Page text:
Master Landscape Architecture (GSD / UPenn / Cornell / Berkeley / RISD / UVA)


Hi All,

I'm an international student considering the following US programs for a Master in Landscape Architecture - 1 AP or similar (these are in order of preference)

1. Harvard GSD

2. UPenn

3. Cornell

4. UC Berkeley


6. UVirginia

I'd appreciate input on any of the above, but particularly 3 - 6, as both the GSD and UPenn are generous with their provision of information online. 

Some context: I have a 5 year professional BArch degree. Harvard is my first choice as I have been following the work of Teresa Galí Izard there quite closely. I recently co-founded a research and design practice: and much of our work which is funded by the local national Arts Council explores themes that I have seen Teresa work on at both UVirginia and the GSD. She has (sadly) moved to the ETH where they are starting a new program and I will be applying there if I am not happy with my US options, but it will require me to up my German standard quite considerably. Regardless, much of the work taking place at the GSD relating to land, food and nonhuman animals aligns very closely with my own research interests. Of course, UPenn is a close second in this regard, and I have been following their work at the McHarg Centre quite closely, particularly their research for the 2100 project.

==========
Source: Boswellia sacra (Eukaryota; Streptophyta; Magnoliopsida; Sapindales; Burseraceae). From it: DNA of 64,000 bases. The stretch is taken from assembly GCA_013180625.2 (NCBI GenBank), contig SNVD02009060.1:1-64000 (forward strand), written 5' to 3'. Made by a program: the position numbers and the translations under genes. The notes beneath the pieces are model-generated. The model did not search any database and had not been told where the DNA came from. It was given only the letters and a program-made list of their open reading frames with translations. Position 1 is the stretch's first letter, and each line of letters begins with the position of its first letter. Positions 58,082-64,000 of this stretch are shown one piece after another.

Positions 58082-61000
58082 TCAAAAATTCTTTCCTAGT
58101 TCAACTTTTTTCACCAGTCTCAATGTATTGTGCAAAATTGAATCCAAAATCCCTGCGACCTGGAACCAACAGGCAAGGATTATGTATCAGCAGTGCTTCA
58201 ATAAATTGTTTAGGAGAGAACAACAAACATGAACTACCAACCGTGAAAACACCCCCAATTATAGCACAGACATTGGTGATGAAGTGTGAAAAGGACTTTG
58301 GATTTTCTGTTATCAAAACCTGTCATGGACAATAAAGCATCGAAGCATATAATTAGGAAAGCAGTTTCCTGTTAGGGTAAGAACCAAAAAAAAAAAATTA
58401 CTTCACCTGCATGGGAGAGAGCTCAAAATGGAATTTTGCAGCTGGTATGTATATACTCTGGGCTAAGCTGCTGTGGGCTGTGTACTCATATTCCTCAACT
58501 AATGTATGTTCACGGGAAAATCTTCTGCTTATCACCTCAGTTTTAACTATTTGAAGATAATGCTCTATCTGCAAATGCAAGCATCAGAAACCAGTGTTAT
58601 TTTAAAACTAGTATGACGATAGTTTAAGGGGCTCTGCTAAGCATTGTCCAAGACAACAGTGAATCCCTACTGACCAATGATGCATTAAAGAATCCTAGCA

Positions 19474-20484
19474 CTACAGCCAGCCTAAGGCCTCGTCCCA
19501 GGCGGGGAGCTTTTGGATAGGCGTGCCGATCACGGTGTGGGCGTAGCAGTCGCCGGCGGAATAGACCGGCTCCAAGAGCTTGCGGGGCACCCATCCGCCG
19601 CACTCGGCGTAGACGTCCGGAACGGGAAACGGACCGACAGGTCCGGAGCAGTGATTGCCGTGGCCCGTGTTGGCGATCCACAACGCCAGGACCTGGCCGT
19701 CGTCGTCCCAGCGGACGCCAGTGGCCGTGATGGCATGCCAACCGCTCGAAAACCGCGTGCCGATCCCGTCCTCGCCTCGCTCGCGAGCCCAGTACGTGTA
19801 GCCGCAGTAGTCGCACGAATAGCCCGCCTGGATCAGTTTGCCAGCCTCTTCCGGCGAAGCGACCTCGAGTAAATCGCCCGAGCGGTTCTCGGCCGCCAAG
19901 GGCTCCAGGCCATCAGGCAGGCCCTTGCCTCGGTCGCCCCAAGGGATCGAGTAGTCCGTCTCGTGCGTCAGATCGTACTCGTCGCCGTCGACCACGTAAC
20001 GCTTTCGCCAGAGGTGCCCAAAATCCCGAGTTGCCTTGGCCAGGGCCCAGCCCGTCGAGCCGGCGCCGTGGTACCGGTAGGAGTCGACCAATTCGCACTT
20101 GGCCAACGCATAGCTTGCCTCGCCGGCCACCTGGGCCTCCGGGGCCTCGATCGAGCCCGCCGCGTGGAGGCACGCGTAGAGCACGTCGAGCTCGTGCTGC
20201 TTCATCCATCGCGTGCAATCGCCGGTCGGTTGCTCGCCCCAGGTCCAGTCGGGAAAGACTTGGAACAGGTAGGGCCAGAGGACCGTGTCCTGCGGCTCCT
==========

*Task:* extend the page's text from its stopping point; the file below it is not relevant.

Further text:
I'd appreciate comments on GSD and UPenn nonetheless, but I'd like to get a much better idea of the others. Cornell appears to have a good reputation and the fact that it is embedded in a college of agriculture and life sciences makes it appealing in terms of my own interests. But there is very limited availability of information online, and from the limited student work I have seen, the quality doesn't seem as strong as the GSD or Penn. UC Berkeley has many notable graduates, but am I wrong to think the curriculum is a bit conservative?

RISD appeals to me because it is a strong design school, but I am primarily interested in embedding the logic of living systems into my design process. I fear that there may be too much of a focus on the liberal arts in this program.

Finally UVirginia seems like a very strong school but I would have to complete the degree in 2.5 years, as opposed to 2 years elsewhere.

Looking forward to hearing anyone's thoughts, on any of the above.

May 19, 20 1:15 pm

You haven’t specified what your research and work is about- which would help a great deal. The GSD could cover much of what your interests are, layered with the blanket of the GSD (for better or worse depending on your agenda).  

Penn could accomplish similar, but they are busy updating their McHargian legacy thanks to the newish department chair and some wrk from energized younger faculty.

Cornell has some interesting faculty and offers a strong horticultural foundation, and embraces the more technical aspect of core to the mission of the program. That said, there are some strong designers and an interest in representation. The big benefit is the program is small, 15-20 per class. You’re easily seen by the faculty if you want to become a presence (for good or for bad).